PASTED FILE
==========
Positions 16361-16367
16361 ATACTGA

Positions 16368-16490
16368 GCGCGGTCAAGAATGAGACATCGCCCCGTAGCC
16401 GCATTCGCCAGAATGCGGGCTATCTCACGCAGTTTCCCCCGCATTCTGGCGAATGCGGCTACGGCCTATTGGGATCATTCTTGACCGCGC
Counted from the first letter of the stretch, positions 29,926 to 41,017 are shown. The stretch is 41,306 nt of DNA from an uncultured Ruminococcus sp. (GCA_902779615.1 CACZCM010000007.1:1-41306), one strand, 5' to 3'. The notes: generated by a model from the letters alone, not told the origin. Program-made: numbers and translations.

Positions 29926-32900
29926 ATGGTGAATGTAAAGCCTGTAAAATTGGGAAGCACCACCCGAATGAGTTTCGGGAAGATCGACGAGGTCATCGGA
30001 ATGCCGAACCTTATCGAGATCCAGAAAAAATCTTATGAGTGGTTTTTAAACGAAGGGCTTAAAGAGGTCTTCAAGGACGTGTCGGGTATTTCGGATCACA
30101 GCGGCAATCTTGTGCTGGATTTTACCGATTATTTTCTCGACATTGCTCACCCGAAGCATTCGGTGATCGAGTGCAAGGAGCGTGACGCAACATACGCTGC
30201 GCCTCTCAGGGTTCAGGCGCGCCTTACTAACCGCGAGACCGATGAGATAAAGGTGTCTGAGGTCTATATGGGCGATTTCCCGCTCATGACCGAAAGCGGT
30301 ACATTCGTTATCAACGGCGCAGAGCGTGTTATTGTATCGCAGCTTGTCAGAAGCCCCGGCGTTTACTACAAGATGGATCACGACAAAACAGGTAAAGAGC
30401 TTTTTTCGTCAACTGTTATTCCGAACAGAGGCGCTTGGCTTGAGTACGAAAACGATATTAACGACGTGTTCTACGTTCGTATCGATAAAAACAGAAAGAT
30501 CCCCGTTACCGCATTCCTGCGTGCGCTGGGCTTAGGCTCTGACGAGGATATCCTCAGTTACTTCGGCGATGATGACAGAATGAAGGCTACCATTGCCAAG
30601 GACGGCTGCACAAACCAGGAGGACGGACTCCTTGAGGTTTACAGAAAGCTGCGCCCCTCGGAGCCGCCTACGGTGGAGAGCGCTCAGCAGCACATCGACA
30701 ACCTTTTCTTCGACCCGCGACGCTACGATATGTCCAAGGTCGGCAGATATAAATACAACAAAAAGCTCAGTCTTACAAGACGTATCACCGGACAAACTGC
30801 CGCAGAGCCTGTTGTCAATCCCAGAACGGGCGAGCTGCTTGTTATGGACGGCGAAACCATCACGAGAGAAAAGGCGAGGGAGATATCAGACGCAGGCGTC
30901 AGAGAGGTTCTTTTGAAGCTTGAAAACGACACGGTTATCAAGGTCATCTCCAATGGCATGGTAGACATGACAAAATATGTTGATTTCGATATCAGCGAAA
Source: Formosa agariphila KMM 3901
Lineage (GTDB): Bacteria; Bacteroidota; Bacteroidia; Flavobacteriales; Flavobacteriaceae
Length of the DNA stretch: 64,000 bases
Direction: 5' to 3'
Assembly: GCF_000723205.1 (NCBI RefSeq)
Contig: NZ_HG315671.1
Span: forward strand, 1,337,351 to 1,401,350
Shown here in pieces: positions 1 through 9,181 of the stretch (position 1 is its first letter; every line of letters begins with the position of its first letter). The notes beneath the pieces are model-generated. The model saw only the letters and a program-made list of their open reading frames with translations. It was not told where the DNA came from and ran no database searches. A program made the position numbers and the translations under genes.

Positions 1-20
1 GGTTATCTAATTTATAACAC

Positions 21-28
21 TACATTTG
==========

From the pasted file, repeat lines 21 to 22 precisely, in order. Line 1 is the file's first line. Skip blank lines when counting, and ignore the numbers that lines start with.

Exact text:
Length of the DNA stretch: 64,000 bases
Direction: 5' to 3'